Any sort of „protection” breaks my ways of consuming your content and often makes it useless for me. Sometimes enough to give up on something I have paid for (and that is the reason I stopped doing yoga, your honor).

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I write about the psychological and technical aspects of the Internet, focusing on remote work, online economy, and cognitive load. Every monday.

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6 – You are blocking people with disabilities from accessing it at all.

I can manage the inconvenience with some grumbling – however, not everybody has that luxury. Tools that people with disabilities rely on are by nature incompatible with any sort of content protection schemes. Content protection’s entire purpose is restricting access to the narrow subset of users and use cases.

Mind you, that you yourself will join those “people with disabilities”. You will get older, lose a little clarity in your vision, and suddenly the new sexy apps developed by 20-year olds in their glass palaces will become confusing and unusable.

Helping my grandparents navigate the changing digital landscape is a sad and sobering experience. Any additional hoop that you make them jump through may render your content inaccessible.

7 – You are turning your creation into a commodity

The best online businesses rely on fostering the relationship between you and your customers. You share some free content, they are more receptive to trust you with their hard-earned money. It’s a dance of mutual respect and the first sale is only a part. If they like what you are doing, they will return for more, or even support you financially.

DRM software turns this delicate relationship into buying a sack of coal under the watchful gaze of security. Not even a fistful too much! You are being watched.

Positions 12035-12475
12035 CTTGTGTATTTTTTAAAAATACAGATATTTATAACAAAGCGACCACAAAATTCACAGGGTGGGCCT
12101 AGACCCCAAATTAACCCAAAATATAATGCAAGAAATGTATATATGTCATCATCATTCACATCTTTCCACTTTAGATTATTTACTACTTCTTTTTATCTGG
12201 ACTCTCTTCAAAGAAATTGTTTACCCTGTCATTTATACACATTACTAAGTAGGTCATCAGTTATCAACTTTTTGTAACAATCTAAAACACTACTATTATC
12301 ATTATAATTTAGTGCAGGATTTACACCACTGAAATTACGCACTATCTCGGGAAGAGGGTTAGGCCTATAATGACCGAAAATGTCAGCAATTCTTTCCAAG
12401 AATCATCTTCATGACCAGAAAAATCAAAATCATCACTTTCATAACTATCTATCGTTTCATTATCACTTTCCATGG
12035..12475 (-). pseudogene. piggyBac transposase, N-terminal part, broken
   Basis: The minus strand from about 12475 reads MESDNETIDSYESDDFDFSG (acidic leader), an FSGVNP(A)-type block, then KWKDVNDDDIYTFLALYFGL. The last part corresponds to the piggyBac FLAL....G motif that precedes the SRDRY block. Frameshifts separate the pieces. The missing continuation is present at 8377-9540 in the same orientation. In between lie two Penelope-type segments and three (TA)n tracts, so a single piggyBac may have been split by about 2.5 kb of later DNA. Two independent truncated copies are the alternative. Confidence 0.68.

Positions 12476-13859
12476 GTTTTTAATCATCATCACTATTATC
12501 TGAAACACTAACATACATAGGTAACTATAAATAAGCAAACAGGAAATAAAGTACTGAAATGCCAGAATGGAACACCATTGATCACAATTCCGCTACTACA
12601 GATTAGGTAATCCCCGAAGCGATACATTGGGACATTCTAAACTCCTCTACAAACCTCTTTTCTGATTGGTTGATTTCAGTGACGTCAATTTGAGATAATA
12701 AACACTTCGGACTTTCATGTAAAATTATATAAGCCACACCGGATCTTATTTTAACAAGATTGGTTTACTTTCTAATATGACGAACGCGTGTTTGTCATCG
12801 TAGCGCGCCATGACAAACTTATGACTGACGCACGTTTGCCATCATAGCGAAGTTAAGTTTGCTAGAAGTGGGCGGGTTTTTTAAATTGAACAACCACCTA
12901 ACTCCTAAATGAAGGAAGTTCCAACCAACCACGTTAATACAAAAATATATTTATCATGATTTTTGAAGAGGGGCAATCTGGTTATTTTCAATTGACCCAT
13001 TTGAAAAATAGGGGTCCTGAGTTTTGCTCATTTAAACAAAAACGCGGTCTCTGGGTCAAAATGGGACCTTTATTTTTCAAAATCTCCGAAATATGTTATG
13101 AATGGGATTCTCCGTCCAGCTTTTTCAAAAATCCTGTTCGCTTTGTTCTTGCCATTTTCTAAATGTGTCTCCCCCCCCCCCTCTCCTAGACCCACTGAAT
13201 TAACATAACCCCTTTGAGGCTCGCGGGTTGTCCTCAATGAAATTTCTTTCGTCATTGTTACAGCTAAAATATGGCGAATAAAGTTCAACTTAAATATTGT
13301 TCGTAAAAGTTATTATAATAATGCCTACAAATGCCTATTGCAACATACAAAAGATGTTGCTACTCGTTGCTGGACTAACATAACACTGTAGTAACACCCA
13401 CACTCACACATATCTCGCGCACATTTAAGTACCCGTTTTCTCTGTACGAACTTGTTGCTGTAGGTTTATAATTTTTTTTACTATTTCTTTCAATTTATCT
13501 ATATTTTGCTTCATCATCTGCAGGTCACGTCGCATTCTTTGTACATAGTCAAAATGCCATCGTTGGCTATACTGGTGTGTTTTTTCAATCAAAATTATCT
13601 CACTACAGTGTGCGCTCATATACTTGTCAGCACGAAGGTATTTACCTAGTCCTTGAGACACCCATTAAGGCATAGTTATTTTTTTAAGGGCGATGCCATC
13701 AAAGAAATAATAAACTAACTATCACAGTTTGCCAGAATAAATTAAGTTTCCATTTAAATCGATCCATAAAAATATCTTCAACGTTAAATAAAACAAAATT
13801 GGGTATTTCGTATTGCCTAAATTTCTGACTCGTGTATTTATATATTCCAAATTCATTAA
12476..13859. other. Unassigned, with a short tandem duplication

You are signaling to your customer that this is a purely monetary transaction. They are not entitled to even sharing your work with a friend, because they would be violating rules ?. Oh, the rules.

8 – Are you really losing anything?

If you are selling digital products, what is your marginal cost? How much do you pay to create another copy of your PDF, video, software?

When your content is being shared, it is not stealing. You don’t lose your income whenever somebody downloads a copy. As I mentioned – people who are likely to download illegal copies of your work are either never going to be your customers, or they will because they had a peek.

9 – What is your true motivation for blocking the content?

What is the core motivation for trying to protect your piece? Is it some misplaced sense of justice or is it legitimately best for your customer?

If that content truly makes you proud and you believe it would help them – what is the best outcome if the customer does not want to pay? Is this motivation coming from a place of fear?

  • Fear of your work being „not good enough” to pay for?
  • Fear of the offer not being compelling enough?
  • Fear of not having enough paying customers to make it all worthwhile?

Fear is not a good place to create amazing content people are going to love. This mindset will drag you down and prevent you from soaring into creative skies.

10 – What do you choose to believe about people?

Do you really want to believe that people are only waiting for an opportunity to steal? Or do you want to trust them to appreciate the value you provide?

What can you do instead

  1. Focus on the relationship with the customer. I have written a little more about it in Your product is either hospitality or a commodity.
    I believe that all kinds of digital goods will be commoditized sooner or later. The only “moat” you can build is the customers’ trust.
  2. Put the energy you would spend on DRM into innovation and creating new products. Once your old one gets shared, you should be already releasing a new one.
    Subscriptions are an effective form of protection here – instead of sharing your content once, you drip the value to the customer – and they see the benefits of paying you.
  3. Sell more. Get more paying customers – after all, it’s about how many customers choose to pay you, not how many choose not to.
  4. Raise prices. Focus on the customer who is not driven to pay less, but the one who is driven to get more value. Paradoxically, more expensive products get downloaded less.

Now go, create, and sell.